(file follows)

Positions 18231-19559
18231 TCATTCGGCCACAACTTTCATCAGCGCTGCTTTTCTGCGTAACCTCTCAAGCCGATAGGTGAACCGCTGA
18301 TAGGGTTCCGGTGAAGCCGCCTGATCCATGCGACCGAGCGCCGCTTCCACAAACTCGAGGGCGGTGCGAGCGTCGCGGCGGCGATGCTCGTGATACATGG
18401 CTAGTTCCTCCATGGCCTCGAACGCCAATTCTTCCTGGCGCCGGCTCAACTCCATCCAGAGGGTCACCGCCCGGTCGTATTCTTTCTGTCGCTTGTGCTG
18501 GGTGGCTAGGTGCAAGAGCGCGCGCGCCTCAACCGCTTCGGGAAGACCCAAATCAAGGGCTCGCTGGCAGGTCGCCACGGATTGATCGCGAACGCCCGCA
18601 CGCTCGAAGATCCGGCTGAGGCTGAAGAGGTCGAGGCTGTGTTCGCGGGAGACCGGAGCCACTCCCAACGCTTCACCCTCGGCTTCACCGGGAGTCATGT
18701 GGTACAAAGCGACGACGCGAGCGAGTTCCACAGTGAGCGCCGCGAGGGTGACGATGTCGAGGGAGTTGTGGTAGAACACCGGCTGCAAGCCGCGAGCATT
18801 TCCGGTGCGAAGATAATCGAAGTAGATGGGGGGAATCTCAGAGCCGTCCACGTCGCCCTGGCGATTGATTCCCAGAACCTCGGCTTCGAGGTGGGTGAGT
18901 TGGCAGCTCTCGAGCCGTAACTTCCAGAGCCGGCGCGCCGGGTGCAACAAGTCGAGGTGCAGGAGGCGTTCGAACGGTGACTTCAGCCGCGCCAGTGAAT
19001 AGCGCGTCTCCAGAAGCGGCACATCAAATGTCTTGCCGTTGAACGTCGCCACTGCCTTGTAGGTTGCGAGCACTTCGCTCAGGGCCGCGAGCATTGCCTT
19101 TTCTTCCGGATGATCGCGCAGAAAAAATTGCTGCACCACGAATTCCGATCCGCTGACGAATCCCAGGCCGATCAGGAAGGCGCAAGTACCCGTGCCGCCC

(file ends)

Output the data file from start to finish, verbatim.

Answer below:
Positions 18231-19559
18231 TCATTCGGCCACAACTTTCATCAGCGCTGCTTTTCTGCGTAACCTCTCAAGCCGATAGGTGAACCGCTGA
18301 TAGGGTTCCGGTGAAGCCGCCTGATCCATGCGACCGAGCGCCGCTTCCACAAACTCGAGGGCGGTGCGAGCGTCGCGGCGGCGATGCTCGTGATACATGG
18401 CTAGTTCCTCCATGGCCTCGAACGCCAATTCTTCCTGGCGCCGGCTCAACTCCATCCAGAGGGTCACCGCCCGGTCGTATTCTTTCTGTCGCTTGTGCTG
18501 GGTGGCTAGGTGCAAGAGCGCGCGCGCCTCAACCGCTTCGGGAAGACCCAAATCAAGGGCTCGCTGGCAGGTCGCCACGGATTGATCGCGAACGCCCGCA
18601 CGCTCGAAGATCCGGCTGAGGCTGAAGAGGTCGAGGCTGTGTTCGCGGGAGACCGGAGCCACTCCCAACGCTTCACCCTCGGCTTCACCGGGAGTCATGT
18701 GGTACAAAGCGACGACGCGAGCGAGTTCCACAGTGAGCGCCGCGAGGGTGACGATGTCGAGGGAGTTGTGGTAGAACACCGGCTGCAAGCCGCGAGCATT
18801 TCCGGTGCGAAGATAATCGAAGTAGATGGGGGGAATCTCAGAGCCGTCCACGTCGCCCTGGCGATTGATTCCCAGAACCTCGGCTTCGAGGTGGGTGAGT
18901 TGGCAGCTCTCGAGCCGTAACTTCCAGAGCCGGCGCGCCGGGTGCAACAAGTCGAGGTGCAGGAGGCGTTCGAACGGTGACTTCAGCCGCGCCAGTGAAT
19001 AGCGCGTCTCCAGAAGCGGCACATCAAATGTCTTGCCGTTGAACGTCGCCACTGCCTTGTAGGTTGCGAGCACTTCGCTCAGGGCCGCGAGCATTGCCTT
19101 TTCTTCCGGATGATCGCGCAGAAAAAATTGCTGCACCACGAATTCCGATCCGCTGACGAATCCCAGGCCGATCAGGAAGGCGCAAGTACCCGTGCCGCCC